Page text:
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Researchers Find Surprising Link Between Gut Bacteria and Mental Health

Scientists have long declared that our gut does more than just digest food. The small bacteria found inside our intestines are affecting everything from weight maintenance and cravings to sleep and neurological health. It’s actually the gut microbiota, consisting of a number of good microorganisms living inside the gut, which are responsible for regulating digestion and metabolism, but recently, it was been discovered that these microbiotas are also linked to mental health conditions such as stress, depression and anxiety.

Can Your Gut ‘Talk’ to the Brain?

Recent studies have proved that there exists a strong link of communication between our gut and brain 

The different kinds of bacteria inside your gut live in harmony as long as you stay healthy and follow a good diet. But your gut is in constant communication with the central nervous system as well through a two-way channel called the gut-brain axis. Through this axis, the brain is able to send and receive from the gut – and even the microbiota inside.

Researchers have conducted numerous experiments on animals to find out more about the strange gut-brain relationship and in one study conducted on mice, it was discovered that the introduction of good bacteria, such as the lactobacillus found in yogurt, when inside the gut led to lowered stress levels. Once the main channel of communication (a vagus nerve) between the gut and brain was cut off, the effect could no longer be observed. This proved that the brain does indeed communicate with the gut through the vagus nerve and is likely to be the reason why a healthy gut leads to better brain health.

Gut and Mental Health

An intriguing study, conducted recently, took gut microbiota from people with depression and transplanted them inside rats only to discover that the rats showed the same depressive behavior as the human participants

A few researches in the past have shown that people who suffer from depression or anxiety don’t have the same bacteria in their feces as their healthy counterparts. But doctors aren’t sure what causes this strange difference – in fact, it is even hard to say what counts as ‘healthy’ gut bacteria. What is really surprising is that the depressive symptoms caused by a change in gut bacteria can easily be transferred from one individual to another through fecal microbiota transplant.

Researchers have also found a two-way link between stress levels and gut health. It is no surprise that stress can often lead to serious mental illnesses and health conditions but now it has also been discovered to affect the microbiota living inside your gut. When rats were exposed to stress triggers, their gut microbiota changed instantly leading to a weaker response to stress. Foods containing probiotics were found to combat the problem and reduce stress-related behaviors in the mice.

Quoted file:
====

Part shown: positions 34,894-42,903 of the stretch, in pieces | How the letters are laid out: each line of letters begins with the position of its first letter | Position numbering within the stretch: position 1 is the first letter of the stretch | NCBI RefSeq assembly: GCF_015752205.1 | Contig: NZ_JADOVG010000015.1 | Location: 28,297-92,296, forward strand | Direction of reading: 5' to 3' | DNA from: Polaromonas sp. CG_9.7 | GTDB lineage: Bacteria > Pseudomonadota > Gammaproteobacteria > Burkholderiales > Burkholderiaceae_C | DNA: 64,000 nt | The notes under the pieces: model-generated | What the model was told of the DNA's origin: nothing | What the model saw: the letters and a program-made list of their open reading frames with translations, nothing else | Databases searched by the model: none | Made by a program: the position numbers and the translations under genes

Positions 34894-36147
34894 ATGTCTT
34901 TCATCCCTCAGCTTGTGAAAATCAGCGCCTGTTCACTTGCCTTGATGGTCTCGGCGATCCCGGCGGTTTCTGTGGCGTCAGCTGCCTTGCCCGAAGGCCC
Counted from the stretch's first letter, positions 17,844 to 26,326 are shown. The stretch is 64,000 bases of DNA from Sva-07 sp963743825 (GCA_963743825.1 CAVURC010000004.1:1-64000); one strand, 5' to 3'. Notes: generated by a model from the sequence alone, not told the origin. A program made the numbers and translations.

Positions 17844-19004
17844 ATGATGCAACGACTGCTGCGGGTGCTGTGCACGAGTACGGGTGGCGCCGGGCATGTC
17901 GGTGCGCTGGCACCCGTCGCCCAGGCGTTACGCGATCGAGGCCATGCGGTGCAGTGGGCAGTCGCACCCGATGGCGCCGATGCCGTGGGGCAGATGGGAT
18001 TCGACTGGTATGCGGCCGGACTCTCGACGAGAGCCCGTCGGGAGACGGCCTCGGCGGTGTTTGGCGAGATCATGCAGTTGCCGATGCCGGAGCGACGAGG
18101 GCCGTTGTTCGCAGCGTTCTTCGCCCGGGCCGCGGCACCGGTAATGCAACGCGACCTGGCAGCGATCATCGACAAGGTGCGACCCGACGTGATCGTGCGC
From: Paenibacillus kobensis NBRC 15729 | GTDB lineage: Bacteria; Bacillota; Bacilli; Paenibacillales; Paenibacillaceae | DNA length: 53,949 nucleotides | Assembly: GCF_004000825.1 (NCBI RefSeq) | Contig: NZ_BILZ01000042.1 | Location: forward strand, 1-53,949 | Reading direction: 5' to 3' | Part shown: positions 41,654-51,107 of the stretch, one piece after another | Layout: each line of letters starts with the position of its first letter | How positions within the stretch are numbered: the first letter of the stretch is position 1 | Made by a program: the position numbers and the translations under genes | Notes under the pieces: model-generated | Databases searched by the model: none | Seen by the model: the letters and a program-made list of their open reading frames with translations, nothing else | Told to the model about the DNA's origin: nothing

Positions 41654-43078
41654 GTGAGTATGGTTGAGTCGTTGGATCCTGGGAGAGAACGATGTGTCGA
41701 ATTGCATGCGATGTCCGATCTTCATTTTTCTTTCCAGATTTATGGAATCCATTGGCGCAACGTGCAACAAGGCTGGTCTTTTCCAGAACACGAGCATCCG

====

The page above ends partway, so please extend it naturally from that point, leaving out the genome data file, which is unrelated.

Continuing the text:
Can Gut Health Affect Your Sleep?

Certain medical conditions such as the irritable bowel syndrome (IBS) can seriously affect your mood and researchers believe that it could have something to do the gut microbiota – no wonder IBS is called a gut-brain disorder which can often become worse with stress or anxiety. Almost 50 percent of the people who suffer from IBS show some signs of depression or anxiety due to unbalanced gut bacteria.

Since our sleep quality and timing is closely related to psychological well-being, it isn’t surprising to know that the effects of gut bacteria on stress and anxiety levels can also impact our sleep. Evidence from a study has shown that our circadian rhythm, which controls the daily sleep-wake cycle, is affected by gut microbiota. When bad bacteria were introduced inside the gut, female participants experienced lack of sleep and fatigue. However, these problems were not noticed in men who suffered from an unbalanced gut.

But the relationship between our circadian rhythm and gut health is bidirectional, which means that any changes in the biological clock brought about by an immune response can create an imbalance in gut microbiota, leading to sleep problems and stress. This change, however, can be controlled with a diet rich in probiotics and a steady sleep schedule which does not disrupt our body’s internal biological clock.

Many researches have proven a link between gut microbiota and mental health in animals, but very few experiments have been conducted on humans in this area of research. However, there is no doubt that a good diet, rich in fresh vegetables, fruits, fiber and lean meats, is key for healthy gut microbiota as well as prevention of various brain disorders, and it is only a matter of time that scientists discover a way to use microbiota in improving brain health and function.

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